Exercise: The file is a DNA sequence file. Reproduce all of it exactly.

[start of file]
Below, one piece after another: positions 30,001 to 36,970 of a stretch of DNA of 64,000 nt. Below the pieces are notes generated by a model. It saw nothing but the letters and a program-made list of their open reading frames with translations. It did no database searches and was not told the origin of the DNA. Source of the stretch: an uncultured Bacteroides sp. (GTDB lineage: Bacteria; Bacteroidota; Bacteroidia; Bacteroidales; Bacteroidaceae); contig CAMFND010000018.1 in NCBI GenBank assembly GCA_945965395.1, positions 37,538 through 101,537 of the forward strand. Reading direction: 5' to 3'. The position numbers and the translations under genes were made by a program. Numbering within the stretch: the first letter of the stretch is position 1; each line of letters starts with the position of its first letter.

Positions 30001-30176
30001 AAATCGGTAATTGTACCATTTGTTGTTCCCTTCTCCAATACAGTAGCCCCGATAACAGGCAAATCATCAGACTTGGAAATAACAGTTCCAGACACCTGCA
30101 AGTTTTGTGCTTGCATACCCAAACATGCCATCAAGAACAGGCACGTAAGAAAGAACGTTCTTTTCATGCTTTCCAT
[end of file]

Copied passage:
Below, one piece after another: positions 30,001 to 36,970 of a stretch of DNA of 64,000 nt. Below the pieces are notes generated by a model. It saw nothing but the letters and a program-made list of their open reading frames with translations. It did no database searches and was not told the origin of the DNA. Source of the stretch: an uncultured Bacteroides sp. (GTDB lineage: Bacteria; Bacteroidota; Bacteroidia; Bacteroidales; Bacteroidaceae); contig CAMFND010000018.1 in NCBI GenBank assembly GCA_945965395.1, positions 37,538 through 101,537 of the forward strand. Reading direction: 5' to 3'. The position numbers and the translations under genes were made by a program. Numbering within the stretch: the first letter of the stretch is position 1; each line of letters starts with the position of its first letter.

Positions 30001-30176
30001 AAATCGGTAATTGTACCATTTGTTGTTCCCTTCTCCAATACAGTAGCCCCGATAACAGGCAAATCATCAGACTTGGAAATAACAGTTCCAGACACCTGCA
30101 AGTTTTGTGCTTGCATACCCAAACATGCCATCAAGAACAGGCACGTAAGAAAGAACGTTCTTTTCATGCTTTCCAT